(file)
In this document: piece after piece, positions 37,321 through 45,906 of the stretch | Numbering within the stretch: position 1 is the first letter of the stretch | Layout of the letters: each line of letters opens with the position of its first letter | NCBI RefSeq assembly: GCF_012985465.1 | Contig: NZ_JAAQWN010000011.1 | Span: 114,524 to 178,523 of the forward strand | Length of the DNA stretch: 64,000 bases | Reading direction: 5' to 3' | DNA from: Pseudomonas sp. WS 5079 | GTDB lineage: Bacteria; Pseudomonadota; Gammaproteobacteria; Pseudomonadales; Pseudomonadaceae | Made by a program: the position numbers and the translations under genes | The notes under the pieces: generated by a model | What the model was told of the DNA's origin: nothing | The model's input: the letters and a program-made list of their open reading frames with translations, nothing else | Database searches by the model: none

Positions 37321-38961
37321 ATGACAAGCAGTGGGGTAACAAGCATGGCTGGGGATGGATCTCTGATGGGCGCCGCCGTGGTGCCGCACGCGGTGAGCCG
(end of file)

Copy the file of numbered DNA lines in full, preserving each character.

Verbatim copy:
In this document: piece after piece, positions 37,321 through 45,906 of the stretch | Numbering within the stretch: position 1 is the first letter of the stretch | Layout of the letters: each line of letters opens with the position of its first letter | NCBI RefSeq assembly: GCF_012985465.1 | Contig: NZ_JAAQWN010000011.1 | Span: 114,524 to 178,523 of the forward strand | Length of the DNA stretch: 64,000 bases | Reading direction: 5' to 3' | DNA from: Pseudomonas sp. WS 5079 | GTDB lineage: Bacteria; Pseudomonadota; Gammaproteobacteria; Pseudomonadales; Pseudomonadaceae | Made by a program: the position numbers and the translations under genes | The notes under the pieces: generated by a model | What the model was told of the DNA's origin: nothing | The model's input: the letters and a program-made list of their open reading frames with translations, nothing else | Database searches by the model: none

Positions 37321-38961
37321 ATGACAAGCAGTGGGGTAACAAGCATGGCTGGGGATGGATCTCTGATGGGCGCCGCCGTGGTGCCGCACGCGGTGAGCCG